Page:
While pumpkins are native to North America, the tradition of carving jack-o-lanterns for Halloween came from Irish and English immigrants. These immigrants used turnips and beets in England and Ireland to carve their festive decorations. Pumpkins came to replace beets and turnips as the pumpkins were better suited for carving and holding a light inside.
A number of varieties of pumpkin can be grown in Florida, from large carving pumpkins, to the smaller pumpkins preferred for cooking. 'Howden' and 'Jackpot' are the best large pumpkin varieties for growers in Florida. Some other large variety pumpkins that grow well in Florida are 'Big Max', 'Big Moon', 'Jack O'Lantern', 'Spirit', and 'Funny Face'. The 'Funny Face' variety of pumpkin is well suited to small gardens because of its semi-bush plants. Pumpkins take about 4 months to grow so in order to have pumpkins ready to carve for Halloween, be sure to plant them by early July.
As for smaller pumpkins, the Seminole pumpkin is perfect for Florida gardens; this variety produces smaller sweet pumpkins that are relatively pest- and disease-free. The flesh of the Seminole pumpkin tastes like a sweeter butternut squash. The vines can grow up to 25 feet, so be sure to leave them room to spread when planting. The pumpkins can be harvested in 120 – 150 days and stored in a cool, dry place for up to a year.
Pumpkins will do best when planted in late March and early April and will mature in about 100 days depending on the variety. Those pumpkins planted between late April and July produce smaller pumpkins and are affected by virus, fungal disease, and fruit-set problems.
Carving versus Cooking Pumpkins
Pumpkins you find in the store for carving are generally large and are varieties that have been bred for their appearance and not for their taste. While these pumpkins are ideal for carving, they may not be the best for cooking with. Smaller pumpkins, called pie or sugar pumpkins, are ideal for cooking and baking. These smaller pumpkins are usually around 6 or 7 lbs and have a delicious pulp which can be prepared and used in a number of ways.
Preserving your carved pumpkin
While a number of suggestions on ways to preserve your jack-o-lantern can be found, the climate in Florida is not conducive to preserving a carved pumpkin for very long.
If you are interested in decorating with pumpkins for the month of October, or longer, consider alternatives to pumpkin carving. For example, you can use paints, buttons, fabric, or jewels to decorate your pumpkins. Or you can select pumpkins of different shapes, sizes, and colors and allow the unadorned pumpkins to inspire your fall decorating. Decorative gourds can also be used in fall decorating.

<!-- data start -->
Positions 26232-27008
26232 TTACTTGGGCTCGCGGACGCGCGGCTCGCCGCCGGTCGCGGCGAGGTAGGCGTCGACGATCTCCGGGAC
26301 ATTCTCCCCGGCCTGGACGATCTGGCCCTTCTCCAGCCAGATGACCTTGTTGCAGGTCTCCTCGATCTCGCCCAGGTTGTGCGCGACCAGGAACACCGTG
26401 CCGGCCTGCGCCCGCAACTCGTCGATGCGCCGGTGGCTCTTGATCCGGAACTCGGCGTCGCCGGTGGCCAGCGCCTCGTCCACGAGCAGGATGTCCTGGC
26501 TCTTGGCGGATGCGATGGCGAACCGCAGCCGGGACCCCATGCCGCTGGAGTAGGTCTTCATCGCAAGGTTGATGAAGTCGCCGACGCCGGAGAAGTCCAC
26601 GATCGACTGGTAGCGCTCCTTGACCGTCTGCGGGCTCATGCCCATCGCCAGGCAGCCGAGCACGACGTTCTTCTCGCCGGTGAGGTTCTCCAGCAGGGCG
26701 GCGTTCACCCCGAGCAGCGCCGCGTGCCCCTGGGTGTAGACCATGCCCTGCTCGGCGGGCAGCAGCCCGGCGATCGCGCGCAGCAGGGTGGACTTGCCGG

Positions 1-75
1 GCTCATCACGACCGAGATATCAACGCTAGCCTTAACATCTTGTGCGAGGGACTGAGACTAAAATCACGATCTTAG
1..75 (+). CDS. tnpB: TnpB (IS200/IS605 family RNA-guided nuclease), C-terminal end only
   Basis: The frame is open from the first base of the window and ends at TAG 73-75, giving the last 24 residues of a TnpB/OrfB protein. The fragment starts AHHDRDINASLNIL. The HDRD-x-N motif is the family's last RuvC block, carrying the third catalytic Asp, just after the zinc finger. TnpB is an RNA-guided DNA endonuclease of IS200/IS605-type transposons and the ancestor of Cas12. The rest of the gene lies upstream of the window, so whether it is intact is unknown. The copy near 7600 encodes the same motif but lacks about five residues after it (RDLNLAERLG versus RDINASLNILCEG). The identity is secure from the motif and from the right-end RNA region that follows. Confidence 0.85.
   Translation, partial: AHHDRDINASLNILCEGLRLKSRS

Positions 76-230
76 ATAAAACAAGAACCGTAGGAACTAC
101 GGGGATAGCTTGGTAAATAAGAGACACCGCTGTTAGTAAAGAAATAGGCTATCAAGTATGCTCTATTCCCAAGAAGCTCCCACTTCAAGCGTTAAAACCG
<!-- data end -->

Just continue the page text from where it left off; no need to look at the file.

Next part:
One of the perks of pumpkin carving is getting the seeds which can be used in a number of ways. You can roast or dry pumpkin seeds. While roasted pumpkin seeds are a healthy fall snack, the dried seeds have decorative uses as well and can be stored and used throughout the year. Dried pumpkin seeds give potpourri or flower arrangements a fall flair, or add color and texture to art and craft projects.
To roast pumpkin seeds, toss them in oil and/or salt and place them on a sheet in an oven preheated to 250o F for 10 to 15 minutes. Try using other spices for roasting; cinnamon and sugar can be used to turn your pumpkin seeds into a sweet treat or garlic or chili powder create a more savory taste.
To dry your pumpkin seeds, wash the seeds to remove the pumpkin fibers from the seeds. The seeds can then be dried in the sun, an electric dehydrator for 1 to 2 hours at 115-120o F, or an oven at a low temperature for 3 to 4 hours.
Cooking with pumpkin
The pulp of a pumpkin is what is used in cooking and baking. While pumpkins are harvested in the fall, with a little preparation you can preserve your pumpkin pulp for use year-round.
The easiest way to preserve your pumpkin is by storing it in the freezer. Cooked pumpkin stored in the freezer will provide you with the best quality pumpkin to use in your kitchen year-round. Pumpkins can be cooked a number of ways including boiling, steaming, or baking. Before cooking, pumpkins should be washed and cut it into cooking-sized pieces. Cook you pumpkin until the pulp is soft, then remove the pulp from the rind and mash the pumpkin pulp. Allow your mashed pumpkin pulp to cool, pack it into a rigid container leaving about a ½ inch of room at the top, and freeze.
Other ways to enjoy pumpkin
Pumpkin pulp is often seen as an ingredient in fall baking and cooking recipes; however, pumpkin can be prepared in ways other than the traditional stove-top or oven methods. One way you can add pumpkin to your meal is by using it in salsas, chutneys, and relishes. Pumpkin can also make delicious dried vegetable leather. To make pumpkin leather, puree cooked pumpkin and strain it, add honey and spices (like cinnamon or nutmeg), and dry it on a home food dehydrator tray.
For safety reasons, it is recommended that pumpkin only be canned cubed using pressure canning methods. On average 16 pounds is needed per canner load of 7 quarts, while an average of 10 pounds is need per canner load of 9 pints, or an average of 2 ¼ pounds per quart. More information on canning pumpkin can be found in the EDIS Publication HE266 Preparing Pumpkins and Winter Squash: Cubed for Canning.
Since pumpkins are a low acid vegetable, special care should be taken while preserving the pulp. Make sure you keep your work space, tools, and hands clean at all times while you work. Don't allow your pumpkin to sit out at room temperature for more than 2 hours once you have cut it open and started preparing the pulp.